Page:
Domesday portrays Hatfield as increasing, between 1066 and 1086, about double in value and less dramatically in population; the large number of plough-teams recorded points to considerable areas of arable, but there were also high numbers of pigs and sheep and ample woodland and pasture in which to keep them. Sheep are still documented as having a strong presence on the manorial demesne in 1377/78, though not pigs. It is not surprising, then, to find that in the fourteenth century there was a tannery on Langbridge Street and in 1338 we encounter the son of a tanner disposing of a shop in the marketplace; nor that, in the next century, the manorial officials included inspectors of leather goods manufactured in the town, along with the more usual officials keeping an eye on the quality of ale and fish sold. Although the wool trade is not much evidenced at Hatfield, the 1377/78 manorial accounts show wool sales as a component of revenue. The 1328 rental also shows tailors, a hatter, a draper, and a vintner a degree of specialization not typical of a village.
Further reflections of occupational range within Hatfield's community come from the large number of local deeds that have survived, held in the Essex Record Office [the main series being D/DBa T1] and other archives; most are from the thirteenth century, especially its second half, and first half of the fourteenth, with a much smaller number from the fifteenth. One of the oldest (ca.1240) evidences the presence in Hatfield of several individuals, at least some related, with the surname Mercator, still seen in the early fourteenth, as does an undated deed among the Lowndes Manuscripts [Royal Commission on Historical Manuscripts, op.cit., p.580]; we may reasonably suspect, though cannot be certain, that the surname reflects the occupational activity of at least some of these persons. However, no residents whose occupation is clearly stated as mercantile are seen from that period. One of the seals appended to a deed of 1447 bears a merchant's mark, and a mercer witnessed a deed of 1489, but this is meagre evidence for large-scale commercial activity based in Hatfield Broad Oak.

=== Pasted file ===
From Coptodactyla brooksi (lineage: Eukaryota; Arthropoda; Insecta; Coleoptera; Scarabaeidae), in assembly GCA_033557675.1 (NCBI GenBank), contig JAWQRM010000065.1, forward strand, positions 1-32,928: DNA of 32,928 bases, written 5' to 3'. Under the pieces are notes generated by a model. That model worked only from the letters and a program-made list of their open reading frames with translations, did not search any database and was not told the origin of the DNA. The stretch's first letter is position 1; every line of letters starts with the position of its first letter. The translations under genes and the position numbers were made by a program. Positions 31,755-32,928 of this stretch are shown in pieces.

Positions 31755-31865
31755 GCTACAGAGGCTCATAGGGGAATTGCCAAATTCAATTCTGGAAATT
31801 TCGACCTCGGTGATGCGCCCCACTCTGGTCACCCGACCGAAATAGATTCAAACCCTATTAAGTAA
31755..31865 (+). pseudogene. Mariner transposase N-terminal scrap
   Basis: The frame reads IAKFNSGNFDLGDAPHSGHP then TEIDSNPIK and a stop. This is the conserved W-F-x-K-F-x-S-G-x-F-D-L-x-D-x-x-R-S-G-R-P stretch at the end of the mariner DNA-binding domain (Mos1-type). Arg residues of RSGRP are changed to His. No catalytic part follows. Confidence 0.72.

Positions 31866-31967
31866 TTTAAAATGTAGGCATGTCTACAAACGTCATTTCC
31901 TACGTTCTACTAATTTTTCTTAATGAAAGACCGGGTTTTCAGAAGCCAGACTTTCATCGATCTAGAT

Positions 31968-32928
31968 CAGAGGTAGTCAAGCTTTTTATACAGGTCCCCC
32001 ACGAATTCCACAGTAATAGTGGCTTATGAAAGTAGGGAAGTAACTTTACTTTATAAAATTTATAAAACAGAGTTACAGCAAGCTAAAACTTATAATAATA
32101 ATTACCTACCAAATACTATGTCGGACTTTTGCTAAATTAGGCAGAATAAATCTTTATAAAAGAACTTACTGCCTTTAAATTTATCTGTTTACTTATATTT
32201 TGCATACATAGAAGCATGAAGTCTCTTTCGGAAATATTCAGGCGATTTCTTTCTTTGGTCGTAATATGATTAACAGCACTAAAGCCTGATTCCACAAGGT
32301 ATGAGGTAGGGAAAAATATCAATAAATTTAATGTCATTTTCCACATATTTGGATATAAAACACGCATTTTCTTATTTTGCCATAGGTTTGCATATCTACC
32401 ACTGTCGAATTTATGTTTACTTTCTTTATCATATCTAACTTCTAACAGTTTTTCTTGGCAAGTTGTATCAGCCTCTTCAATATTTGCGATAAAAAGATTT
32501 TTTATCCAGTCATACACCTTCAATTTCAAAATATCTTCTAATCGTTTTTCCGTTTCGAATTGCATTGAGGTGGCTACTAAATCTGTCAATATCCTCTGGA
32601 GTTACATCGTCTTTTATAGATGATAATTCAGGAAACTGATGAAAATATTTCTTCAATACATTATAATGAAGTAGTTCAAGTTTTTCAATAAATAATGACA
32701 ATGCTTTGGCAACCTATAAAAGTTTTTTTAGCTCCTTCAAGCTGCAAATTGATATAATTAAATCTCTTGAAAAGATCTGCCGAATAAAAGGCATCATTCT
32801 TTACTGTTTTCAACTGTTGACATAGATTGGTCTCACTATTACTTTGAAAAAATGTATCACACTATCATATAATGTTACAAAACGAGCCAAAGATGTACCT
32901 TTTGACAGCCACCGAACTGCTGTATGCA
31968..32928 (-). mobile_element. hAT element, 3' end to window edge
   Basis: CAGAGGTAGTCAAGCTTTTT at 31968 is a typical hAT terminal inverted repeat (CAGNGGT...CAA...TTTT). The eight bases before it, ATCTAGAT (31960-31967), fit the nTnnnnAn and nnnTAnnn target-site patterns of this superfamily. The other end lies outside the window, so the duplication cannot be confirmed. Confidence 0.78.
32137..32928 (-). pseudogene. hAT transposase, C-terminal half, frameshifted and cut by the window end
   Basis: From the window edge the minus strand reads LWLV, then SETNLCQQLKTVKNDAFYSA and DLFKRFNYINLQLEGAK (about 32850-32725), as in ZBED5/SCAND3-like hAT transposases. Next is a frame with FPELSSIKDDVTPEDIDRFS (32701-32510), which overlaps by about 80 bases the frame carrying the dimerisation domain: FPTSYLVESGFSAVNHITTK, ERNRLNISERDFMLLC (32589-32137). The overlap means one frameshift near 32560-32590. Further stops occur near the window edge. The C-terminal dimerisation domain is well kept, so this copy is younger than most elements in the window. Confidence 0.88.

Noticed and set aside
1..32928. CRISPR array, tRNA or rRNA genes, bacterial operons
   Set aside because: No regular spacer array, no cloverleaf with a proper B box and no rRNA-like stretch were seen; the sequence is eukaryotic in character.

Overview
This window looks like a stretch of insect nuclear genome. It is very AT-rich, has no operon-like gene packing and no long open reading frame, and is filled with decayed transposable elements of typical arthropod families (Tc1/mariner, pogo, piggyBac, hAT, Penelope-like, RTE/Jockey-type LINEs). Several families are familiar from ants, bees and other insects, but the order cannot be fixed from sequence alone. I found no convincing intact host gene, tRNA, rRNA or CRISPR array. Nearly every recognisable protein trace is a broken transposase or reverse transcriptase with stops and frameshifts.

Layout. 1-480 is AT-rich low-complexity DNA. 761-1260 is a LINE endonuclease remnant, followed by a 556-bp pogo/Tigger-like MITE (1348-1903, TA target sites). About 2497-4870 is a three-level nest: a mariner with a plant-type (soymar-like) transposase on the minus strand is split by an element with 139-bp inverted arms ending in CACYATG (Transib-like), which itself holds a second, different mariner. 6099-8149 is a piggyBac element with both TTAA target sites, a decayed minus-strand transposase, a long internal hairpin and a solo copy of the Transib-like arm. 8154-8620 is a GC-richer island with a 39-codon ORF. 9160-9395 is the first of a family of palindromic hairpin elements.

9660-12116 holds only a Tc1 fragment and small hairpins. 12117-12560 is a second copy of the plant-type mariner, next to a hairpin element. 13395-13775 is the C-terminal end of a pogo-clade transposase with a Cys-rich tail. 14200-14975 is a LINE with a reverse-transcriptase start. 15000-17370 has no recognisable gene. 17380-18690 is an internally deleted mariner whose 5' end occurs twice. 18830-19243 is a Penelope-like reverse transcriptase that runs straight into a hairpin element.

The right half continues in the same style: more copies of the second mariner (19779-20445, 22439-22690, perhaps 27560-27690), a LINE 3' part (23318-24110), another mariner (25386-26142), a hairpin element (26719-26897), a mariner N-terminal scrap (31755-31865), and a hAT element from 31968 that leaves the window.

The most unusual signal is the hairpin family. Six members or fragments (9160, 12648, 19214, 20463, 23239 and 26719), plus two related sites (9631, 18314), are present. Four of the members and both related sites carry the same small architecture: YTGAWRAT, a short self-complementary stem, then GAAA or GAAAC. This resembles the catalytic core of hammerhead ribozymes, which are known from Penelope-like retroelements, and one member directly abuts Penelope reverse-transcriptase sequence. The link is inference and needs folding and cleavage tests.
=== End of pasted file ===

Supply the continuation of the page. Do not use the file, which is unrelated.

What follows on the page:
Commerce is also tangentially indicated in surnames meaning porter, carter and sumpter (the last the driver of a pack-horse train). Other surnames or explicit occupational designations suggest only a slightly wider range of artisanal activities than those typical of larger vills of the thirteenth century. It is no surprise to find numbers of bakers and several cooks (though only one brewer), along with smiths, carpenters (one of whom is seen conveying a shop in the market to a baker's son), a turner, and a couple of cobblers; the miller and the laundress are likewise to be expected in such a community. Less commonly found are a marler, a cooper, at least one hooper, and even a goldsmith. Leather-working industries are little evidenced through deeds not until the fourteenth century do their witnesses include tanners and a skinner but the cloth industry rather better. Draper was the surname of only one Hatfield man, but several bore the surnames Taillour or Le Folur (fuller), although only one weaver and no dyers are evidenced. The existence of stocks of cloth in Hatfield is implied in two records: the complaint of a Hatfield jury, in the hundredal investigations of 1274, that William Bollington, when bailiff of the manor, had abused his power through extortions, including keeping Peter Strongbowe in prison until he handed over an ox and a pack of linen cloth worth 20s.; and in 1316 when the pardon of a burglar for breaking into the house of Adam de Branketre one of the more prominent Hatfield residents of that period, whose brother owned one of the houses facing onto the marketplace indicates that the stolen goods comprised only woollen cloths. It is likely that Hatfield Regis was able to take advantage of a general growth in the cloth industry and trade of that region of western Essex, but that its involvement was more in the customizing and sale side rather than manufacture; it shows no sign of having captured, at any period, a sizable share of the cloth trade, however.